Flo Leslie, Margaret Reed, and Blanche Bennett in the window of their barracks in Halifax, Nova Scotia, 1942.Blanche Bennett
Blanche Bennett in Point Pleasant Park, Halifax, Nova Scotia, 1943.Blanche Bennett
Blanche Bennett at the gate to Royal Artillery Park where her husband proposed to her in 1942.Blanche Bennett
Blanche Bennett's wedding photo, 1945.Blanche Bennett
A collage Blanche Bennett made to commemorate her marriage.Blanche Bennett
"And they destroyed all the stores on Barrington Street, every store, window, looted. Went on all day."
I joined the Canadian Women’s Army Corps in 1942 in Summerside, P.E.I. [Prince Edward Island]. Was then posted to Kitchener, Ontario for basic training. We were the first group in Kitchener. The men moved out in the morning and the girls moved in in the evening. Quite an experience as we did not have central heating, we had urinals on the walls. It was very primitive, I must say. However, we got through all that. Fire picket [watch] in the middle of the night to keep the stoves burning and a lot of us didn’t know how to do this because we were not used to charcoal, we were used to coal where I came from. And these stoves had charcoal, so you had to keep a red coal fire all the time. So we were on fire picket two hours at a time. Quite an experience for a little girl from P.E.I., who didn’t know anything about this. Plus there was another five or six hundred girls with us who were also just about as ignorant as I was.
However, after six weeks, we got the gist of things and we all graduated and a great time. Must say, formed friendships that lasted for over 60 years. I still hear from some of the girls.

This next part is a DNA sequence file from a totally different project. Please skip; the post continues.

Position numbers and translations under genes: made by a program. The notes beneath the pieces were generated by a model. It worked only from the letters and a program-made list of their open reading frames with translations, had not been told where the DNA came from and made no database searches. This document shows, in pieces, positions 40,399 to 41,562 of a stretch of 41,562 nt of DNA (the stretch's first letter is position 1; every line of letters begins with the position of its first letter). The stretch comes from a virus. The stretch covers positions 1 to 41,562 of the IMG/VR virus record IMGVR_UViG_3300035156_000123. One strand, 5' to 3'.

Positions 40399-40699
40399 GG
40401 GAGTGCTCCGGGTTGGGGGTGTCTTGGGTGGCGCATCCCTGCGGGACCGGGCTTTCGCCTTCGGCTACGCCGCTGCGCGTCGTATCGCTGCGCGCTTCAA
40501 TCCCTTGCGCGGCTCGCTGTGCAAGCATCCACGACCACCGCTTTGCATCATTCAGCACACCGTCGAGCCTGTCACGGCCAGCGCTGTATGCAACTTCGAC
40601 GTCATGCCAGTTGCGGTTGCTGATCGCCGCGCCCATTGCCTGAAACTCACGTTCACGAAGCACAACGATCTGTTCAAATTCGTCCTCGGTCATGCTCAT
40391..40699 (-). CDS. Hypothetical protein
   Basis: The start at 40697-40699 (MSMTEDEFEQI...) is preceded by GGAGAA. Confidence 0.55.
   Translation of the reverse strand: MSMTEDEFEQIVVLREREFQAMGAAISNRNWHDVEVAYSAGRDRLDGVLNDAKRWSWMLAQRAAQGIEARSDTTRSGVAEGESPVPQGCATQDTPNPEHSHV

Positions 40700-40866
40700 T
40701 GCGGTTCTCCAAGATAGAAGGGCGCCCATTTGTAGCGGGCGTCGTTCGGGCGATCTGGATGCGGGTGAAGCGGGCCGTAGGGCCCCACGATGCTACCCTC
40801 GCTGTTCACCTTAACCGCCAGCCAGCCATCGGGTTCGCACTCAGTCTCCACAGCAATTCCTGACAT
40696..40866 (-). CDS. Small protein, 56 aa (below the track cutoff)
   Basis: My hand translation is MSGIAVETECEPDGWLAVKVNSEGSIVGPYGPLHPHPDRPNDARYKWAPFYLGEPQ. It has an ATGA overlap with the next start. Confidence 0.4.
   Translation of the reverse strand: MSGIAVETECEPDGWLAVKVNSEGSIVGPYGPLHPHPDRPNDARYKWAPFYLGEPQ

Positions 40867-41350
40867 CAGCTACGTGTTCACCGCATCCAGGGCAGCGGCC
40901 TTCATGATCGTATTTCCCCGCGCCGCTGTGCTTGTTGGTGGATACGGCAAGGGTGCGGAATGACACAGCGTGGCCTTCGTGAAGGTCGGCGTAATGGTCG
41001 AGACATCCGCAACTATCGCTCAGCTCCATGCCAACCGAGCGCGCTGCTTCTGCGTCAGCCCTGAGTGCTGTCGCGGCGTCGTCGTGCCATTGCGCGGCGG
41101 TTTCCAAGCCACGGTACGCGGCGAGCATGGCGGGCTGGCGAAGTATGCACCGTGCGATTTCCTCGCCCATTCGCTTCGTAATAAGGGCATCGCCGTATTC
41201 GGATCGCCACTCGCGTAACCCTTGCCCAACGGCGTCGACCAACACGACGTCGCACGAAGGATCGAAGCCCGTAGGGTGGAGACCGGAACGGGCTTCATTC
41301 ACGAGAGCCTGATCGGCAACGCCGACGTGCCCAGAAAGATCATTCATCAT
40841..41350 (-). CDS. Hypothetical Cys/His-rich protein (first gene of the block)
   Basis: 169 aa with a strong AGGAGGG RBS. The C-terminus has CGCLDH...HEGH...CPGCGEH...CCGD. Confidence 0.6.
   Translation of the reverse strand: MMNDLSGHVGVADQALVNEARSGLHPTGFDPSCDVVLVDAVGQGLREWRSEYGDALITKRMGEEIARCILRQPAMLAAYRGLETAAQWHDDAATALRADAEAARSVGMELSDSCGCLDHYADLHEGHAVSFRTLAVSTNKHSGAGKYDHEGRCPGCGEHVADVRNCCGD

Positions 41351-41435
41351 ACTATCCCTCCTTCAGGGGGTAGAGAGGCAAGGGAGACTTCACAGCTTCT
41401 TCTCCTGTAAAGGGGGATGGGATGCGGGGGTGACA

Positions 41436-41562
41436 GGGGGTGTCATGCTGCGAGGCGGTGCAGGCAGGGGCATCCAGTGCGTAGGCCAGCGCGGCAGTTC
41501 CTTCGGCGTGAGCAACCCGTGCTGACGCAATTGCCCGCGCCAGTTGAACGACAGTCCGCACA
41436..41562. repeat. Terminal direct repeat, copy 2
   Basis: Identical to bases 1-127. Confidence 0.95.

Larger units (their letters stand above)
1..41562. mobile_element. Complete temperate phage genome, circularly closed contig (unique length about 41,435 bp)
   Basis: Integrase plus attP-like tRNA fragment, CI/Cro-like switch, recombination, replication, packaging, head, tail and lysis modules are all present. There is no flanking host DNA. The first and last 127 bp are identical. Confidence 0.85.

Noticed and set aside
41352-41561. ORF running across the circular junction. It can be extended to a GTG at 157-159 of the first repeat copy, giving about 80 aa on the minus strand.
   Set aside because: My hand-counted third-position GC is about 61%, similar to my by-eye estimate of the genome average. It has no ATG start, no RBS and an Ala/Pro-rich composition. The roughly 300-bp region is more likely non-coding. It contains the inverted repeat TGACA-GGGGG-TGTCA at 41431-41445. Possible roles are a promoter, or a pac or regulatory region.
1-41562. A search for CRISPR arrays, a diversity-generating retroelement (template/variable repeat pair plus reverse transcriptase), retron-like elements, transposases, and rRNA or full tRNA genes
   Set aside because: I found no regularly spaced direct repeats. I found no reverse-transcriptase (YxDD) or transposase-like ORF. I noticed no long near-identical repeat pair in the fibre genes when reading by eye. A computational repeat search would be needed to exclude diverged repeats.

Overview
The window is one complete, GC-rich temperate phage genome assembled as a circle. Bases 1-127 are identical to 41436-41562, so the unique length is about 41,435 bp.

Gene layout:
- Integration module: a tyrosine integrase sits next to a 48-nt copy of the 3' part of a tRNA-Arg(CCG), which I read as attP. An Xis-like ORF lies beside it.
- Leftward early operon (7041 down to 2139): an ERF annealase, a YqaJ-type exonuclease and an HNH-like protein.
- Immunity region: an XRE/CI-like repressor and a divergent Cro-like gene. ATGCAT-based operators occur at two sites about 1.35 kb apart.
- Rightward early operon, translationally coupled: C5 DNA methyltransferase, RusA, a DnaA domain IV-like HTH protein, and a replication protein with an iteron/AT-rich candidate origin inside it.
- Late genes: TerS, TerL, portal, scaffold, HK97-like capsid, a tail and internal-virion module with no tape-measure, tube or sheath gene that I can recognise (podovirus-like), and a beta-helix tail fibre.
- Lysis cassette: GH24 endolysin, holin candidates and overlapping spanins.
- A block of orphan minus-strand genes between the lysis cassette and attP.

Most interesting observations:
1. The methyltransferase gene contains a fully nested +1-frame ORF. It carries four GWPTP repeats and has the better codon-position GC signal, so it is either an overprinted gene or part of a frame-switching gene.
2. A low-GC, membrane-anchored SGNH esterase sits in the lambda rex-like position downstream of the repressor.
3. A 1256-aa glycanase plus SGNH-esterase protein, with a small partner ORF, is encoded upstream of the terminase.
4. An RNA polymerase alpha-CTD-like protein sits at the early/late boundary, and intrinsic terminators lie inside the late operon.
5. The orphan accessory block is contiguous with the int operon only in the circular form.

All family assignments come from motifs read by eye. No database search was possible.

We were posted to Halifax, Nova Scotia on the switchboard with MD6, which was the military switchboard in Halifax. We had access to all the outposts that were around Halifax, where the guns were ready, aimed at the harbour and whatever, in case of an attack. There were many, many incidents there. We had blackouts every night. You know what a blackout is? All your curtains pulled, no light shining anywhere.
One of the highlights of my life there probably was the day the war ended. And you won’t remember this because there’s very few people that talk about this. The city was actually torn to pieces by the troops who came home from overseas [on May 7-8, 1945]. And had a little bit of rancour, I guess, against the people in Halifax and so they decided that they were going to get even. And they destroyed all the stores on Barrington Street, every store, window, looted. Went on all day.
Finally, brought in the provost, which was the military police from Debert, Nova Scotia and they settled things down. We went to work back and forth on an armoured truck. It wasn’t martial law [military government, involving the temporary suspension of ordinary law] but it was close to martial law being declared. The navy was blamed for a lot of it but the civilian people were also in at as much as the other people were. Then in 1945, I had been married one month, July the 6th [18-19] I think, we had a tremendous explosion, which was [on] the Bedford Basin. Where all the ammunition that was on the ships had been brought back to Halifax and stored at the depot in Bedford. Now, something happened that day and there was a huge blast. And I think one man was killed and half of the city, again, all the windows were blown out in the north end of the city. And we were in barracks then and we slept on the parade square for three nights, because of the bombs going off, there was depth charges and there was torpedoes and everything was exploding. It was like war all over again and we were right in the middle of it. That went on for three days before they got things fixed up there.